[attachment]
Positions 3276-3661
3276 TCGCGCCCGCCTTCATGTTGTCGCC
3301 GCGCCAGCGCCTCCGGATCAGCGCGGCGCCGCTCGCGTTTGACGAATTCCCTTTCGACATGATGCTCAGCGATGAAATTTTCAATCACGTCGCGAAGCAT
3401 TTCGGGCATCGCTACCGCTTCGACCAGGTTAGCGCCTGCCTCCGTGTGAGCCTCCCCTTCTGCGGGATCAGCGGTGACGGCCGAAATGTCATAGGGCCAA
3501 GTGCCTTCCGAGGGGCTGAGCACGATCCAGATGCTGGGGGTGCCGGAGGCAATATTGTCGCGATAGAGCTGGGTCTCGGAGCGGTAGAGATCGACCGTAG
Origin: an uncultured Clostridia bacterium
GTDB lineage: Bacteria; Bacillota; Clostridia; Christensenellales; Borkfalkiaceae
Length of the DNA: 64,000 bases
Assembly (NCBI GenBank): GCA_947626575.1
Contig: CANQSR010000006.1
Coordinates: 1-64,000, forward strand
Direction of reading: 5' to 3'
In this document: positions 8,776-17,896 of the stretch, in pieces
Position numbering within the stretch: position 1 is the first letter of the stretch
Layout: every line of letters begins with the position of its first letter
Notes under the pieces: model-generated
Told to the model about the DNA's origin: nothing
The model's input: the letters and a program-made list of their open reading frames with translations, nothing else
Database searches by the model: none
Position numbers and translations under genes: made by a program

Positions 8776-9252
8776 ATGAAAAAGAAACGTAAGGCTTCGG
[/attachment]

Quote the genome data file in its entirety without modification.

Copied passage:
Positions 3276-3661
3276 TCGCGCCCGCCTTCATGTTGTCGCC
3301 GCGCCAGCGCCTCCGGATCAGCGCGGCGCCGCTCGCGTTTGACGAATTCCCTTTCGACATGATGCTCAGCGATGAAATTTTCAATCACGTCGCGAAGCAT
3401 TTCGGGCATCGCTACCGCTTCGACCAGGTTAGCGCCTGCCTCCGTGTGAGCCTCCCCTTCTGCGGGATCAGCGGTGACGGCCGAAATGTCATAGGGCCAA
3501 GTGCCTTCCGAGGGGCTGAGCACGATCCAGATGCTGGGGGTGCCGGAGGCAATATTGTCGCGATAGAGCTGGGTCTCGGAGCGGTAGAGATCGACCGTAG
Origin: an uncultured Clostridia bacterium
GTDB lineage: Bacteria; Bacillota; Clostridia; Christensenellales; Borkfalkiaceae
Length of the DNA: 64,000 bases
Assembly (NCBI GenBank): GCA_947626575.1
Contig: CANQSR010000006.1
Coordinates: 1-64,000, forward strand
Direction of reading: 5' to 3'
In this document: positions 8,776-17,896 of the stretch, in pieces
Position numbering within the stretch: position 1 is the first letter of the stretch
Layout: every line of letters begins with the position of its first letter
Notes under the pieces: model-generated
Told to the model about the DNA's origin: nothing
The model's input: the letters and a program-made list of their open reading frames with translations, nothing else
Database searches by the model: none
Position numbers and translations under genes: made by a program

Positions 8776-9252
8776 ATGAAAAAGAAACGTAAGGCTTCGG